Monday, October 29, 2007

Communicable Diseases and such

One of the downsides of large institutions like schools is that they can become a breeding ground for disease and other unpleasantness. For example, some years ago when my oldest daughter was 4 years old, she brought home lice from preschool. It quickly spread to me and her sister. It was the worst week of my life.

This caught my eye.

Staph infections catch parents off guard

Milton mother Eileen Prybol didn't know a football player on her son's high school team had contracted a contagious and potentially life-threatening bacterial infection until she read about it last week in the newspaper.

In fact, Milton High School administrators didn't alert parents about the illness until after the article appeared — a full week after officials first learned of the spreadable, sometimes-deadly disease.

"I mean, we even got a letter [earlier this year] when mono was going through the school," Prybol said of the delay in notification. "It's just common sense. If the parents don't know that it's out there, then how can we watch for it?"

When it comes to alerting parents about contagious illnesses, school administrators don't always follow the same procedures. A parent may hear about incidents of mononucleosis at a child's school, but not more serious diseases, such as the estimated dozen drug-resistant staph infections recently reported in Atlanta and Cobb, Fayette, Fulton and Henry counties.

Part of the reason for the discrepancy is because infected students may not have been ill at school and were treated before they returned. But another reason appears to be a lack of uniform guidance from county or regional health departments, which school administrators rely on when they have students with infectious diseases.

23 Kentucky Schools Shut Down To Disinfect

Pikeville, KY (AHN) - The eastern Kentucky school district will shut down all its 23 schools Monday to disinfect facilities.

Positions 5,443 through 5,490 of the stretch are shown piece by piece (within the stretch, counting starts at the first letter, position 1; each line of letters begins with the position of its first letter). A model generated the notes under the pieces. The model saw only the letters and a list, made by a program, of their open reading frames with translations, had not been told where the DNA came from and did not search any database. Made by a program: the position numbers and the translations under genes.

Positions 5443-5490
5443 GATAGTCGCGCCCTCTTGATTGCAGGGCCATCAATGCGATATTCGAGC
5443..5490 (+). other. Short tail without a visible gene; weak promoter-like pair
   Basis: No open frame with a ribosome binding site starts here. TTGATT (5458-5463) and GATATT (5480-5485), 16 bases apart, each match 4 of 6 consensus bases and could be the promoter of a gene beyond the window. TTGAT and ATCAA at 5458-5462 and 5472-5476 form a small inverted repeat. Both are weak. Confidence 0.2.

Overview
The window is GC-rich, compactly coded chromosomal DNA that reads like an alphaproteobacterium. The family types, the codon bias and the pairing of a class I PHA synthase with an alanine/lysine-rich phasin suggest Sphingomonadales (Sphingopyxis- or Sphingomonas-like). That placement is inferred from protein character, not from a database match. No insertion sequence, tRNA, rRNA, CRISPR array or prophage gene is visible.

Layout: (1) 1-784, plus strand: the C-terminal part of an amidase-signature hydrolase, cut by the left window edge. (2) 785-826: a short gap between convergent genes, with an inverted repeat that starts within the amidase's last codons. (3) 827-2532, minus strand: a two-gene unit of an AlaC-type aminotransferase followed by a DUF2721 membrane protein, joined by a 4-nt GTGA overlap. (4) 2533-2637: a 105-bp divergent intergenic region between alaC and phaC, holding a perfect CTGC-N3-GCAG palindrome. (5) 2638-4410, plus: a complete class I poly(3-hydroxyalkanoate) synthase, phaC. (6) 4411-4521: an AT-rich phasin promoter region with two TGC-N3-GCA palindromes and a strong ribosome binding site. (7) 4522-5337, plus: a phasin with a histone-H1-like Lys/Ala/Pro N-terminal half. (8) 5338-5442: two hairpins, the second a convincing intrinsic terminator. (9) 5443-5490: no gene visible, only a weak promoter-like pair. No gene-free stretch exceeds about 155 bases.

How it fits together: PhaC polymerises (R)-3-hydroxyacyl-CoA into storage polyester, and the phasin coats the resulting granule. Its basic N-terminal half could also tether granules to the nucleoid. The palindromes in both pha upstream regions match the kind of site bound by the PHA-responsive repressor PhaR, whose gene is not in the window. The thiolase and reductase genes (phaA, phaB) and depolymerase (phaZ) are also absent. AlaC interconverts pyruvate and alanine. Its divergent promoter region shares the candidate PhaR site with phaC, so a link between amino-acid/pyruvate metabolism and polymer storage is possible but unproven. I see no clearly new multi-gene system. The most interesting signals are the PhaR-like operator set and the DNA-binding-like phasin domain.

The move, affecting more than 10 ,000 students, comes after one Pike County student in September was found infected with MRSA or Methicillin-resistant Staphylococcus aureus. Without antibiotic treatment, the bacterial strain can be deadly.

Pike County schools superintendent Roger Wagner said, "We're not closing schools because there's been a large number of breakouts, but as a preventive measure."

Pike County schools were on top of the problem while Atlanta schools took little action. Some have criticized that the Pike county schools over reacted.

I'm not so sure.

Resistant bug alarms health workers

The state epidemiologist wants to require the public to report cases of the dangerous staph “superbug.”

A new study on Methicillin-resistant staphylococcus aureus, or MRSA, shows that deaths tied to the infection might exceed those caused by AIDS.

Although the most invasive type is hospital-acquired MRSA, local physicians are seeing an increase in the community-acquired germ from public places such as locker rooms and school gymnasiums.

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Chris said...

My wife had a chance to visit with someone who works at the CDC here in Atlanta. She is on the team assigned to the MRSI and had some interesting things to say. The key takeaway was (and I paraphrase) - "this could be a greater danger than AIDS due to how easily communicable it is. We should NOT underestimate the danger of this infection."

Chris said...

oops. I meant MRSA, not MRSI. Sorry about that!

Phil said...

MRSA is in the news of my town this week. Two cases at a local school and everyone's panicky. There's a townhall meeting tomorrow night, where they expect several thousand people. I see this as a good time to remind kids to WASH THEIR HANDS OFTEN.

Janine Cate said...

>I see this as a good time to remind kids to WASH THEIR HANDS OFTEN.

Good point. Simple things can make a big difference. Still, I find the whole thing very disturbing.

Janine Cate said...


I just hate it when I make a mistake in a comment on someone else's blog. At least when I make a mistake on my own blog I can delete it and repost. Though, I never actually noticed your mistake (MRSA or MRSI, whatever). It looked very official and I just assumed it was something new.

; )

mrs dani said...

another reason they do not warn parents about the illnesses is the same as why they do not report assults to the police. they do not want it to hit the papers. schools will do almost anything to keep bad publicity from being reported. they seem to think it makes THEM look bad and they have to do anything they can to keep the school looking like a good place to send your kids.